top of page

Let's Talk About Trauma


a girl who looks worried

A typical thing I see in clients is the realization that what they went through is considered trauma. When people sit down for their first session, they give a brief overview of current behavioral or emotional concerns without considering what might be causing these issues. I’ll give you a hint – most of the time, it’s linked to trauma. A common belief that people have is that what they’ve been through in their life can’t be considered trauma because it “wasn’t a big deal”. For most people, their view of trauma is limited to the stereotypical idea of trauma like war, a major accident, or being the victim of a crime.  


types of trauma

Trauma can usually be put into one of three categories: Acute, Chronic, or Complex. 

Acute trauma is usually due to an isolated event such as a major accident or an assault. Chronic traumas are usually events like domestic violence or frequent bullying.  As therapists, the way we explain trauma is “big T trauma” and “little T trauma”.  Big T trauma is usually an event that is or was ongoing, and little T trauma is usually an event that doesn’t involve violence or disaster but still causes emotional distress. However, the distinction between a big T trauma or a little T trauma is not to invalidate an experience – it is only used to explain to individual clients that everyone is going to process and respond to trauma differently.  An event that would be a big T trauma to you might be a little T trauma to someone else.  Everyone responds to trauma differently and the common goal for therapists is to help clients process the impact that the trauma has had on them.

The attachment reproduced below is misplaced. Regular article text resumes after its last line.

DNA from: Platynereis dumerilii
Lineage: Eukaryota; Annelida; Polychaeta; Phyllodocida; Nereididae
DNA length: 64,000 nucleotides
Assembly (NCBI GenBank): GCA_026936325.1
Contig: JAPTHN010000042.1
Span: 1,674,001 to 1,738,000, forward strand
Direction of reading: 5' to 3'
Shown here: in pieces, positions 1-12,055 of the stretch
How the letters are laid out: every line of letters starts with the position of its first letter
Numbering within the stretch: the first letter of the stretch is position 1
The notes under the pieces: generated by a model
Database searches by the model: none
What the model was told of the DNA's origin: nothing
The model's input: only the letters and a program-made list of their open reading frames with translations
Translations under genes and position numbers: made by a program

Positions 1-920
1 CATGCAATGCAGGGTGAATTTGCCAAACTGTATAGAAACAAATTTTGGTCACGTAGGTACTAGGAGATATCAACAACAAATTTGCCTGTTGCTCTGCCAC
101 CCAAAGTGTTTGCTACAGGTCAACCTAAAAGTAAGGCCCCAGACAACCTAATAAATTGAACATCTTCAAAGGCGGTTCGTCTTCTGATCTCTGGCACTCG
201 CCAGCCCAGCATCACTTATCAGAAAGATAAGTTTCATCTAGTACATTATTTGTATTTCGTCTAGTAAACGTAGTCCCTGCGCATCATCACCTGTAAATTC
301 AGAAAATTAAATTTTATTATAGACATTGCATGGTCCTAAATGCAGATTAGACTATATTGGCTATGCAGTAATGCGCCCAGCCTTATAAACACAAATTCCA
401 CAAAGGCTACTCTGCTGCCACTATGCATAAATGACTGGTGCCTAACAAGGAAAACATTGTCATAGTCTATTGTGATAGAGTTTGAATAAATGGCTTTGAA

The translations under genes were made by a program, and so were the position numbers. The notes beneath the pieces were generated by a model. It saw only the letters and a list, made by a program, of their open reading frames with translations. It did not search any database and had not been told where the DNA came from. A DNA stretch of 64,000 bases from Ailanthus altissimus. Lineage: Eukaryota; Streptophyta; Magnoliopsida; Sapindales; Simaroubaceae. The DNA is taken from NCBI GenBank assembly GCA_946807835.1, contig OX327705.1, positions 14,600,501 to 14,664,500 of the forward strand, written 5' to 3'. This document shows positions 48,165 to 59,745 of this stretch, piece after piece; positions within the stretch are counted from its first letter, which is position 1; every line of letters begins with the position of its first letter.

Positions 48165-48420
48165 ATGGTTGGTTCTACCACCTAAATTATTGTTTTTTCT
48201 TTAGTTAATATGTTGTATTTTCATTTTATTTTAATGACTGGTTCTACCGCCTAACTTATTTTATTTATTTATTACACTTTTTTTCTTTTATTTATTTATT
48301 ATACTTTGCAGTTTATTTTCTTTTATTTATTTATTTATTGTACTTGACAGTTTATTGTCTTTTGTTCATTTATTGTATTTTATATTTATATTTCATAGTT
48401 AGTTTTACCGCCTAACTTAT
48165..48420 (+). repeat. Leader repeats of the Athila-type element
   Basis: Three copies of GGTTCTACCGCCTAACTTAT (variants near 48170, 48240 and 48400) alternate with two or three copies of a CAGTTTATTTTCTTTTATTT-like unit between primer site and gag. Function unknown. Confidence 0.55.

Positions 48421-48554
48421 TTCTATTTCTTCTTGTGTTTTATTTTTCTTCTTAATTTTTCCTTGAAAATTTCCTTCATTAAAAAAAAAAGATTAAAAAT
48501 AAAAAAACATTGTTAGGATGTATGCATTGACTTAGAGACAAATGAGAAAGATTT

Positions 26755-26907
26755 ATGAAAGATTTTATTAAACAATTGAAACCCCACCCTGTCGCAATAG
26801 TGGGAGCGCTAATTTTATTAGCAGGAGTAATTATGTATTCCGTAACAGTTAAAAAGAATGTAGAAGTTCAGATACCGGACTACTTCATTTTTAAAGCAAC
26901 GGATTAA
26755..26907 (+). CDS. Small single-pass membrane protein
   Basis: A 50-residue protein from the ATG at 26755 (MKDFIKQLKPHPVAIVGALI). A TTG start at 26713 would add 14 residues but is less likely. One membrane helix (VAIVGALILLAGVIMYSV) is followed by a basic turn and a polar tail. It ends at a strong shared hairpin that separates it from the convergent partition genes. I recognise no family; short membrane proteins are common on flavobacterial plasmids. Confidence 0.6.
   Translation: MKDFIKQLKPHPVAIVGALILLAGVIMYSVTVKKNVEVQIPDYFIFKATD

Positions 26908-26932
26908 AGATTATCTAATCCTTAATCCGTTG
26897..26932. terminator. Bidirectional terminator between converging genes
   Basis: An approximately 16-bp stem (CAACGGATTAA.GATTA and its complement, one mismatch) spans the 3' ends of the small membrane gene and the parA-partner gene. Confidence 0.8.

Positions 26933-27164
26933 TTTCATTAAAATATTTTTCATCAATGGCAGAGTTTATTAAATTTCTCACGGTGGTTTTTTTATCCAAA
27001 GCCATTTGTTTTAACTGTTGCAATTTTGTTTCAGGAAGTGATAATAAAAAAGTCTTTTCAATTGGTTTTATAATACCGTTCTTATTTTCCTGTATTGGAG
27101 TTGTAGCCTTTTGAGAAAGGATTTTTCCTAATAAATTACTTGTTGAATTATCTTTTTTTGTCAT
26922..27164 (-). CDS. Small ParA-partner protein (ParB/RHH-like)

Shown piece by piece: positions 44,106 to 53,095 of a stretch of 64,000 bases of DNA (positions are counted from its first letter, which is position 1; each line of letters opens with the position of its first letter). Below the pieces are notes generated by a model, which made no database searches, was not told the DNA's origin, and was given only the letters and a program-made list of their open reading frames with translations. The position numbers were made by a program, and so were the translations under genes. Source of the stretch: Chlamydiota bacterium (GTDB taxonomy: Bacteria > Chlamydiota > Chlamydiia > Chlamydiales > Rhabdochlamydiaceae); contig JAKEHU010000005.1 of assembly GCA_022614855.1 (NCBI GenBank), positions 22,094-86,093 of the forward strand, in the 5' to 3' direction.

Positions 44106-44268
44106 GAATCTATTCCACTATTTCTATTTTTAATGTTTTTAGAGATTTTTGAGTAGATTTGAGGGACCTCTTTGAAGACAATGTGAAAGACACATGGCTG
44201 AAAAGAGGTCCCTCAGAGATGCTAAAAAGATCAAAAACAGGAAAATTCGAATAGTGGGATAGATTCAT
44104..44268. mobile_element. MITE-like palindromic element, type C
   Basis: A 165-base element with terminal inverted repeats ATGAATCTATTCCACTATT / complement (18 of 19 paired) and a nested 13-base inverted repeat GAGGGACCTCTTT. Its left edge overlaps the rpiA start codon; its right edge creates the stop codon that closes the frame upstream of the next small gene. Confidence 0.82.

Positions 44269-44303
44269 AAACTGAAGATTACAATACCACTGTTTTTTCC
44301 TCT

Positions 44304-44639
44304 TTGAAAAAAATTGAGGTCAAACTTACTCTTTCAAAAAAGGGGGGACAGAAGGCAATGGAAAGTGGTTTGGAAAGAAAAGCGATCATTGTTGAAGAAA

When we approach trauma, we are approaching with the knowledge that trauma can be a broad spectrum of events. Due to this, I usually tell my clients that if they’re questioning if something they went through counts as trauma – chances are that it does. Trauma doesn’t have to be something like a car accident or living through a natural disaster. With the knowledge that every trauma is different and every client is different, we take a personalized approach to treatment for each client.  This is dependent on where they are in their healing journey and what they respond best to.


girl with hands on head

The realization that an event in our lives has caused trauma for us can cause mixed feelings for clients. Some clients feel validated that someone is listening to them and not brushing off their feelings. Other clients are hit with feelings of confusion or distress – both responses are completely valid. Having the knowledge that trauma left lasting marks on you does not change who you are as a person and it doesn’t make you weak – it only adds to your ability to process how you feel and make changes.


If you find yourself wondering if what you went through was trauma and want to have the space to process this with a professional, reach out to a Mindsight therapist today!


Photo of the author

Shelby Case is a clinician offering in-person sessions at our Louisville office or telehealth sessions! She strives to make long-lasting connections with her clients in order to facilitate positive change. As a well-known homebody, Shelby enjoys living a cozy life outside of her time working by focusing on hobbies, spending time with her spouse, getting overly invested in TV shows, or cuddling with one of her cats.

12 views0 comments

Recent Posts

See All

Comments


bottom of page